After taking power the Communists savaged Confucianism, and during the tumultuous 1966-76 Cultural Revolution, Red Guard youths incited by Mao Zedong destroyed Confucian temples along with other symbols of the past,

A couple running Confucian HomeCooking -- one of many hole-in-thewalls in Qufu advertising authentic traditional dishes -- serves Confucius Residence Tofu for 30 yuan ($4.60) and egg soup for five yuan.

A Qufu resident surnamed Li, 45, passing by the lush hotel grounds, dismisses what she considers a ploy for free-spending tourists. “They take a carrot and carve it into something pretty. But it doesn’t taste good, it only looks good,” she says. “It’s for people with money.”


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September 15-30, 2013 Georgia Asian Times

TECH

Americans’ phones grow as Internet connection: survey WASHINGTON, September 16, 2013 - A majority of Americans use their mobile phones to access the Internet, and a growing number use their handsets as their primary online device, a survey showed Monday. The Pew Research Center survey found 63 percent of mobile phone owners now use their phone to go online. And because 91 percent of Americans now own a cell phone, this means that 57 percent are “cell Internet users.” The proportion of cell owners who use their phone to go online has doubled since 2009, Pew found. The survey also found 34 percent of these mobile Internet users use their phones as their primary Internet device, instead of a desktop, laptop or tablet computer. These “cell-mostly Internet users,” account for 21 percent of the total mobile phone owner population, and are most likely to be young adults, non-whites, and those with relatively low income and education levels, the survey found. Prior Pew studies have found some 56 percent of US adults own a smart-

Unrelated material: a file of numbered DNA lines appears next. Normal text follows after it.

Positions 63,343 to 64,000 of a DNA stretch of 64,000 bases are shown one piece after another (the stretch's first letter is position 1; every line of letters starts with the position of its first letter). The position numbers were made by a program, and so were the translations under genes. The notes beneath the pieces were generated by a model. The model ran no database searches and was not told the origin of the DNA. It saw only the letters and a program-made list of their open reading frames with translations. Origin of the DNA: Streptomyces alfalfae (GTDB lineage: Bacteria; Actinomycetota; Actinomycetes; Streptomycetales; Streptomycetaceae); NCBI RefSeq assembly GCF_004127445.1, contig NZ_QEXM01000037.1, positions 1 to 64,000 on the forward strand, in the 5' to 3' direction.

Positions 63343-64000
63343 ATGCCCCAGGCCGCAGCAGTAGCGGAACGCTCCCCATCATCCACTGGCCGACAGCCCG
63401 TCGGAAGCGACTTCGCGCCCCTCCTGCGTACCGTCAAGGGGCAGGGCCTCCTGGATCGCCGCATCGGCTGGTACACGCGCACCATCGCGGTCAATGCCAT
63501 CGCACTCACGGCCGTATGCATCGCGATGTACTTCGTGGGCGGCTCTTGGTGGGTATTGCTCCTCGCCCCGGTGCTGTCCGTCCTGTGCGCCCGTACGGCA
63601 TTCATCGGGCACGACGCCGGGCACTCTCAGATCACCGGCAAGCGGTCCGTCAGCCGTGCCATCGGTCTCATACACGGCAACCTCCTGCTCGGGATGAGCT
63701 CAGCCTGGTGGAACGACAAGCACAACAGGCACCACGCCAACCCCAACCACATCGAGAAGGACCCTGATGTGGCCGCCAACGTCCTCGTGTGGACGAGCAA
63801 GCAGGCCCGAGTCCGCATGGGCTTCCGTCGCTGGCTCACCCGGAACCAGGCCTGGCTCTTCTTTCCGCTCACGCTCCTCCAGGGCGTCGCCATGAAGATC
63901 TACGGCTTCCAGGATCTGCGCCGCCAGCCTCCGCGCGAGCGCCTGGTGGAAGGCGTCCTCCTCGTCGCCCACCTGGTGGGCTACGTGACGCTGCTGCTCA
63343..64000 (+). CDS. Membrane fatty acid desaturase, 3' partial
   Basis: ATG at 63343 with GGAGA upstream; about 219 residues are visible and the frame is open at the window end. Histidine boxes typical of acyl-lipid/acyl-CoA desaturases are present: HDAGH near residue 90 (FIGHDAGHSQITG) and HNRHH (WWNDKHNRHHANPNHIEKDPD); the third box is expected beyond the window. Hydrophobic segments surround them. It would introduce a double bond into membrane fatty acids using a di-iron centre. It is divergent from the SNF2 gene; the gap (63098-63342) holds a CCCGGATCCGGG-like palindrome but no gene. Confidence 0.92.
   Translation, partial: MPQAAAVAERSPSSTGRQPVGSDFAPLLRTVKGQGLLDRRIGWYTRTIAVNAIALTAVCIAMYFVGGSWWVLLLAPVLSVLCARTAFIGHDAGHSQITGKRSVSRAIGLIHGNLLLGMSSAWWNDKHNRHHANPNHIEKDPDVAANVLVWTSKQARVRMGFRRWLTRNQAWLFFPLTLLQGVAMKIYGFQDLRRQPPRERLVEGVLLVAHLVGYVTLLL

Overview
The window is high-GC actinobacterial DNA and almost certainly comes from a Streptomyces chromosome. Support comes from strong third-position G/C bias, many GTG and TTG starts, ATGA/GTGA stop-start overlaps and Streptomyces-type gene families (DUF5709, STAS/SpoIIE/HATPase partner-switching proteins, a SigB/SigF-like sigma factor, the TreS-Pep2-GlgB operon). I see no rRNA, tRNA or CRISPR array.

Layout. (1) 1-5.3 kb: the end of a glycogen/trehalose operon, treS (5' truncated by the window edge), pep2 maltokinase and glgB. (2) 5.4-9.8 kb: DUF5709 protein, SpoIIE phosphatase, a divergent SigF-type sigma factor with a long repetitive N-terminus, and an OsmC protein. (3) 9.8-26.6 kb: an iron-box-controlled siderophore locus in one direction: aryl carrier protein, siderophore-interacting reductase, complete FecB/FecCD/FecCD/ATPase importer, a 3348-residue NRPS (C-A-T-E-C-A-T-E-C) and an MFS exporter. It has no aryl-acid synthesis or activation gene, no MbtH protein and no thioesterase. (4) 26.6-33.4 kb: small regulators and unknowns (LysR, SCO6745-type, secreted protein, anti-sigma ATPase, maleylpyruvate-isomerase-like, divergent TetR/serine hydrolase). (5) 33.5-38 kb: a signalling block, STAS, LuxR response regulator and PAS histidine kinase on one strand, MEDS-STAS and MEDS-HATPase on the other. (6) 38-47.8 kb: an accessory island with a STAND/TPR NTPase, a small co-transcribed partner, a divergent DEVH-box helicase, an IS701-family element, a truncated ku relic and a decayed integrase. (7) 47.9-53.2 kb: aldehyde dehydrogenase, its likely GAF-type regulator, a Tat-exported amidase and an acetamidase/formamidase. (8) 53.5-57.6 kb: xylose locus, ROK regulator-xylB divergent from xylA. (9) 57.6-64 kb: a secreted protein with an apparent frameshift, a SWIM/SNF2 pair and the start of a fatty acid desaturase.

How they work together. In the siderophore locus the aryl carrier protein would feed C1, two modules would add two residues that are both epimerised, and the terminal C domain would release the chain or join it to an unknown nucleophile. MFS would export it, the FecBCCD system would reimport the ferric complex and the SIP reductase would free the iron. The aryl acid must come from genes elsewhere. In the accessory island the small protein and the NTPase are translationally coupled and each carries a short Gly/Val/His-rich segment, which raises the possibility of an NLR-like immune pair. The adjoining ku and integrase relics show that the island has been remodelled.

phone, which offers easy Internet access. The latest report found 85 percent of mobile phone owners in the 18-29 age ground use their handset to go online. That compared with 73 percent in the 30-49 age group and 51 percent in the 50-64 age category. And in the 18-29 age group, nearly half of those with mobile phones say that is their primary device for the Internet. Some 74 percent of African-American mobile phone owners are cell Internet users, as are 68 percent of Hispanics with mobile phones, the survey found. Those with lower incomes were far more likely to use their phone as their primary Internet device: this was the case for 45 percent of those with an annual income of less than $30,000, compared with 27 percent of those with $75,000 or more. The report was based on a survey of 2,252 adults from April 17 to May 19, with a margin of error estimated at 2.3 percentage points for the full group and 2.5 percent for the group using their phones to go online.